down payment will reduce the size of the loan and the annual principal and interest payments. Possibly, you could increase the net cash flow from the project by controlling expenses more carefully or increasing utilization. If you cannot reduce or eliminate the deficit, then you must subsidize with cash from some other source to make the capital purchase financially feasible. By completing a financial feasibility analysis, you can estimate the size of the needed subsidy.
A Feasibility Example
To illustrate the use of financial feasibility analysis, let’s apply it to the earlier example of the decision to invest in a tow truck. Assume that the lender has agreed to a five-year loan for the full purchase price with five equal annual principal payments and 8.3% interest on the outstanding balance.
The data used in the financial feasibility analysis are summa- rized in Table 5. You calculated the annual net cash flow (not the discounted net cash flow) earlier in the economic profitability analysis (see Step 3). The loan payment schedule calls for an annual payment of $19,387.
You calculate the tax savings from interest deductibility as the interest payments times the marginal tax bracket (35% in this example), resulting in an after-tax payment schedule as noted. As indicated in the last column of the table, cash deficits occur in several years of the project. Thus, even though the project is profitable, it will not produce sufficient cash to make the loan payments.
Payment Schedule Interest
$13,013 14,093 15,262 16,529 17,901
$6,374 5294 4125 2858 1486
$19,387 19,387 19,387 19,387 19,387
Table 5. Information Used in Feasibility Calculations
Annual Net Cash Flow
1 2 3 4 5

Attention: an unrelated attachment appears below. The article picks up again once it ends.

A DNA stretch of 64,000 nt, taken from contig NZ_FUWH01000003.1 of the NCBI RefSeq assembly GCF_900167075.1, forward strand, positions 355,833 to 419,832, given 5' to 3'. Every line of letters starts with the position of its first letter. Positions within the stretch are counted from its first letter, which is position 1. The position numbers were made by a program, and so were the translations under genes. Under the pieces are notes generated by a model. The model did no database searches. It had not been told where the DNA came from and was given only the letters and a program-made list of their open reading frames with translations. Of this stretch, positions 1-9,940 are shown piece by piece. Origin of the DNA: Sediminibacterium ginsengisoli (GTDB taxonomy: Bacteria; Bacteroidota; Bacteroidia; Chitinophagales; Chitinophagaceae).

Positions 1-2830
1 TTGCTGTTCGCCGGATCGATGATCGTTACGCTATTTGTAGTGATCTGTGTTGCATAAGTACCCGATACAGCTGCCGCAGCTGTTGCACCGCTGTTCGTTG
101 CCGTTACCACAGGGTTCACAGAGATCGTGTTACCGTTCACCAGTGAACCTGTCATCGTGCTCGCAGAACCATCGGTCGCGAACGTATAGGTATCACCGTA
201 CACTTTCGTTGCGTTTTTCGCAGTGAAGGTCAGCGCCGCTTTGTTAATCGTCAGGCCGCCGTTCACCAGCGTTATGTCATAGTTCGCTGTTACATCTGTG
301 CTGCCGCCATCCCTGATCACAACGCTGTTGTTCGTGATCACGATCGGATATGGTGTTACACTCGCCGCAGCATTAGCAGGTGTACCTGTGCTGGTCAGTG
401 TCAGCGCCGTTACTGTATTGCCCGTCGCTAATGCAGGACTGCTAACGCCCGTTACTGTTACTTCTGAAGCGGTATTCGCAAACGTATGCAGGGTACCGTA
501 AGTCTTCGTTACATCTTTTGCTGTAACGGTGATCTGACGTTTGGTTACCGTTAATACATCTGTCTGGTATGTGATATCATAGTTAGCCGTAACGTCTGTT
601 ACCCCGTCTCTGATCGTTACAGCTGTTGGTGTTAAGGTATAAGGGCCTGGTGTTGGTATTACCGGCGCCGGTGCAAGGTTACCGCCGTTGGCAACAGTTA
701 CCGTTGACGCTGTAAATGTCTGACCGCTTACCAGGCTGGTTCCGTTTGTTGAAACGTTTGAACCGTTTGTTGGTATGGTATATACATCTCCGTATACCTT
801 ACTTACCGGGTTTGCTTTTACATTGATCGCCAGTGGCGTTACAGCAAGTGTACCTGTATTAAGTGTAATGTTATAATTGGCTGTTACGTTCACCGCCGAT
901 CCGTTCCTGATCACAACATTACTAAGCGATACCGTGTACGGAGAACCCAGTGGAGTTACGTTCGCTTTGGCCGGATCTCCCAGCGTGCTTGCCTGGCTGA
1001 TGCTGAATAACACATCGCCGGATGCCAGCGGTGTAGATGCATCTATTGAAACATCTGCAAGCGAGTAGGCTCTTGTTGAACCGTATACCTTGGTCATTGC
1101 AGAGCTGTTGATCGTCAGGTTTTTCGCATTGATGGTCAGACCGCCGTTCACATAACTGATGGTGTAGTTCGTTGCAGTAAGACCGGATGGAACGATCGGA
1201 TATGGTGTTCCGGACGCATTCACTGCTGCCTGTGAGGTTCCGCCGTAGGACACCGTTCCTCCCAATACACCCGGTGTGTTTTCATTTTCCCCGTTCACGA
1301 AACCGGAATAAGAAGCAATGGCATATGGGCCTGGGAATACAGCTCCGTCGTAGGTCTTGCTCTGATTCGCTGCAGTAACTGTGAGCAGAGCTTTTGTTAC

$16,141 17,673 16,741 15,891 34,669
This does not necessarily mean that the mechanic should not make the investment. It does mean that it will not generate enough cash to make the loan payment. Consequently, the mechanic should consider changes such as a longer term loan or a down payment and smaller loan. Other possibilities to make the project financially feasible would be to subsidize it with cash from elsewhere or reduce expenses so as to increase the cash flow from the investment.
The net present value method (NPV) of evaluating an investment allows you to consider the time value of money. Essentially, it helps you find the present value in “today’s dollars” of the future net cash flow of a project. Then, you can compare that amount with the amount of money needed to implement the project. If the present value is greater than the cost, the project will provide a return on investment in excess of capital costs. If you are considering more than one project, you can compute the NPV of both and choose the one with the greatest NPV. The six steps in this publication show you how to calculate the NPV.
Calculating the net present value of a project will tell you whether you will make a profit on the project overall. But in some years you may not have positive cash flows. An NPV does not tell you how much money may need to be borrowed to make up for a loss in a particular year. To estimate the cash needs in each year, you should calculate the financial feasibil- ity of the project.
Tax Savings from Investment Deductibility
After-Tax Payment Schedule
Surplus or Deficit
$2,231 1,853 1,444 1,000 520
$17,156 17,534 17,944 18,387 18,867
139 -1,203 -2,496 15,802
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